From the Office of the Director

Marty Holtgren PHD
Executive Director
Muskegon River Watershed Assembly

In “The Muskegon: The Majesty and Tragedy of Michigan’s Rarest River”, author Jeff Alexander introduces Martin Ryerson who would eventually attain prominence in the region. In 1832, the adventurous lad left his home in New Jersey at the age of 16 and arrived two years later on the banks of the Muskegon River.

No record exists of Martin’s reaction as he explored the watershed, probably unaware he would be one of the very last people to experience the Muskegon River before it would change in ways almost unconceivable.   At the time, it was a powerful river flowing without obstruction for over 200 miles, protected by vast acreage of virgin white pine forests with trees 5 feet across at the base and often 200 feet tall.  By any measure, the Muskegon River basin in the early nineteenth century was an ecological marvel that had been 14,000 years in the making since the glaciers that formed the Great Lakes receded.The first people of the area, the Native Americans, had lived harmoniously with the river with little human alteration to the physical function.

All that changed soon after Martin Ryerson’s visit.  Historians have thoroughly documented events of the next 50 years as unregulated logging devastated the native forests.  Indeed, the raw numbers are staggering.  By the last major log run in 1905 sawmill owners had floated over 8 billion board feet of lumber down the Muskegon River. Damage to the riverbed and banks was severe; additionally loss of the forest acreage had widespread impact on the river and the local environment that is still apparent today.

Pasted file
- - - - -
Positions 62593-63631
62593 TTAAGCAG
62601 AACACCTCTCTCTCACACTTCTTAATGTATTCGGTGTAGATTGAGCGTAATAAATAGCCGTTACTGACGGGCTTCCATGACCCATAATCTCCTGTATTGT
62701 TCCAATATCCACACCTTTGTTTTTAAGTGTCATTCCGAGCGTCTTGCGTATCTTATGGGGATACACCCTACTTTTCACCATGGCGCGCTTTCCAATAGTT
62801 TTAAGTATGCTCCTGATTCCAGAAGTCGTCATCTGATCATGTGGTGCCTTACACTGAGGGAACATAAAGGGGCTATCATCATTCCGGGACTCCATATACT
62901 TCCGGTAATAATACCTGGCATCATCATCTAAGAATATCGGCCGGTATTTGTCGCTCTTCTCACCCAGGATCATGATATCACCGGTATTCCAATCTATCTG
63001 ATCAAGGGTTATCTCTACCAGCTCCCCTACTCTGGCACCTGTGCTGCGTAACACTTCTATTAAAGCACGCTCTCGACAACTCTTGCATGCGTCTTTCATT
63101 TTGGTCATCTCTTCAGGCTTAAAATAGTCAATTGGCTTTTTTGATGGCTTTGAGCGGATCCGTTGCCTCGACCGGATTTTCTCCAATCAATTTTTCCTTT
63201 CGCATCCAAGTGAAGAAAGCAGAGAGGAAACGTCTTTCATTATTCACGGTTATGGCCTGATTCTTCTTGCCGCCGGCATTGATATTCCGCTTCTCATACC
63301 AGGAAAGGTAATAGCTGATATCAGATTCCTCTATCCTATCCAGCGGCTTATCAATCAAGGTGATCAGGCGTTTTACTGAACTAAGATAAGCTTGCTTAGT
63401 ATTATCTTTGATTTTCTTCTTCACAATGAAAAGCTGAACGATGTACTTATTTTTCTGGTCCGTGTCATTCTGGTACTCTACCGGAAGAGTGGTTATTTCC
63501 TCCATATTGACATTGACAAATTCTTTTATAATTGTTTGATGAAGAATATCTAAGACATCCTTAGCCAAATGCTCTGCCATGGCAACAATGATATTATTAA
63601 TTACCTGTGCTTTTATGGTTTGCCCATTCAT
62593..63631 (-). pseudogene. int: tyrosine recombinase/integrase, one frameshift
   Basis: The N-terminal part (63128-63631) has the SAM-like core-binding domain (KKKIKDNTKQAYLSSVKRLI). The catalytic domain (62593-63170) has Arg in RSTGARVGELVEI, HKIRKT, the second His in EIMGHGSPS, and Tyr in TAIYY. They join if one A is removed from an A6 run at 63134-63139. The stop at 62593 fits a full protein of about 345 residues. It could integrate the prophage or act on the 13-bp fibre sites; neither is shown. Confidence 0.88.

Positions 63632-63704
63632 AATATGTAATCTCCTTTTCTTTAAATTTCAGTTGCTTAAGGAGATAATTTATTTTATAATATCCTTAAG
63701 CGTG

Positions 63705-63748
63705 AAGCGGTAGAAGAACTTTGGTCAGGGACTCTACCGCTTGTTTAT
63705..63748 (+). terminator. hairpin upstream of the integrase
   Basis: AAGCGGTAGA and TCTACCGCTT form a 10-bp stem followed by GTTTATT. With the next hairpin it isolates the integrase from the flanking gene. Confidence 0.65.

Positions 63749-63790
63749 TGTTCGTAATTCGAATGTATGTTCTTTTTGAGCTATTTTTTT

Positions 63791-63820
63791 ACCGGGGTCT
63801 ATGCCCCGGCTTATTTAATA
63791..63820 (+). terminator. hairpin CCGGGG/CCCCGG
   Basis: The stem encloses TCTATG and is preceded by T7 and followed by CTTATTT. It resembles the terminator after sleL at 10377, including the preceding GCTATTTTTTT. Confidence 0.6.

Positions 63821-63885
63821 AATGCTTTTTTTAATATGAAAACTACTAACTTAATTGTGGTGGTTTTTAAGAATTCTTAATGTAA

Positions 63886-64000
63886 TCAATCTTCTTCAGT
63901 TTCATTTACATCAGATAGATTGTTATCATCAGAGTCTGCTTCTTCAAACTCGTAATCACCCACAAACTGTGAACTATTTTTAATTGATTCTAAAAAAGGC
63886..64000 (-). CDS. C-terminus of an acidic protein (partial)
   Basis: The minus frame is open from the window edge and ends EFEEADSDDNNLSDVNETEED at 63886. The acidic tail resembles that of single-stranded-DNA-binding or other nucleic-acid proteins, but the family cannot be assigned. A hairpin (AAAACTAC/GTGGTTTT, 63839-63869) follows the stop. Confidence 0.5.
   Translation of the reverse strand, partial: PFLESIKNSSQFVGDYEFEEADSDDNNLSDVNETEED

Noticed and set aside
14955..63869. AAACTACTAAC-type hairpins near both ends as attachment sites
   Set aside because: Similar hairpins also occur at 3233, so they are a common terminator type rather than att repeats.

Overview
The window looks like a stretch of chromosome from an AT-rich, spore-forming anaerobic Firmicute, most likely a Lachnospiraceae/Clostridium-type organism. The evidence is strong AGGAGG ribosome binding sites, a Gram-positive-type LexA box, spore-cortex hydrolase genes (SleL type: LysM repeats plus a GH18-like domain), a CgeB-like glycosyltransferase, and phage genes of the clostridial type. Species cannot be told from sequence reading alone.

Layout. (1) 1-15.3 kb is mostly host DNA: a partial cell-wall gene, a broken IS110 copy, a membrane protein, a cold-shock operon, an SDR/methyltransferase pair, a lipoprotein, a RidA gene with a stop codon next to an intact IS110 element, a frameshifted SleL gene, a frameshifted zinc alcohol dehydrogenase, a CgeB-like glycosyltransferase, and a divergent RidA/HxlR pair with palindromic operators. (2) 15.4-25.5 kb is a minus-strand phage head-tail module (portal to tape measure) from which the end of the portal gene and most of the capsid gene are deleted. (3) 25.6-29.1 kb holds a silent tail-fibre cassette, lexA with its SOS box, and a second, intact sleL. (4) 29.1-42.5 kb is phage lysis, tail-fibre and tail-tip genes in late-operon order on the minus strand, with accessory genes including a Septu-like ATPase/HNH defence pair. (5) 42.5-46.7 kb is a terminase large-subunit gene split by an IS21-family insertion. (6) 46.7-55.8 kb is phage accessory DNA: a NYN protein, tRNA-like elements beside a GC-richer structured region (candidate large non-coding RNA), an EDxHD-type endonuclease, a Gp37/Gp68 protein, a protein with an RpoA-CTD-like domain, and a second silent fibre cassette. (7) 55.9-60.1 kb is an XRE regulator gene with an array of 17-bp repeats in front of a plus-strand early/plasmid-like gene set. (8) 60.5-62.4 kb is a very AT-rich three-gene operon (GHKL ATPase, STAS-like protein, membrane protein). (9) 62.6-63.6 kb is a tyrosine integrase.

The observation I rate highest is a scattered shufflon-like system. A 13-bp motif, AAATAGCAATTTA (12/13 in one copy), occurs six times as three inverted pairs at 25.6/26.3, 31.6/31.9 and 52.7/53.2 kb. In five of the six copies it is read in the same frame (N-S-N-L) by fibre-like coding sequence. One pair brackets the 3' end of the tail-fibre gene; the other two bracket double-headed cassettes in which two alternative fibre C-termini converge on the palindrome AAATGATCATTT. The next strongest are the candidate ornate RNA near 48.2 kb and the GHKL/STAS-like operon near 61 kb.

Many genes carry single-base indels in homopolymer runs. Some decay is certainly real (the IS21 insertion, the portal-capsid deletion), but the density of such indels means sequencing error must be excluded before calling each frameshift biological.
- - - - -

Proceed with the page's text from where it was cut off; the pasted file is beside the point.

Sawmills in Muskegon and Newaygo were powered by hydroelectric dams. As the mills were running out of lumber, operators repurposed the dams to provide electricity for growing communities. On the main stem of the river, utility companies constructed larger dams to meet the need for more electric power.   Private landowners built over 100 smaller and largely recreational dams on tributaries throughout the watershed. All of them obstruct the natural flow of the streams, warm water temperatures, block migratory routes of animals, and have a negative impact on the health of the entire watershed.

These problems may seem insurmountable and in fact, the solutions are not easy or fast.  The damage done over a 50-year period will take decades to address.  In the past twenty years, we have shown we can make measurable progress. Our general approach is to maintain a narrow focus on the most obvious and immediate solutions:  dam removal and reforestation.

Reforestation projects are ongoing since there is much to do in this area. The MRWA and our partners have planted tens of thousands of trees in the watershed.  In 2020, we will undertake the most ambitious tree planting effort in our history.

Dam removal is a more complicated issue but we continue to make progress and there are some promising new developments in this area as well.  You can find information on the current status of our efforts in the articles that follow.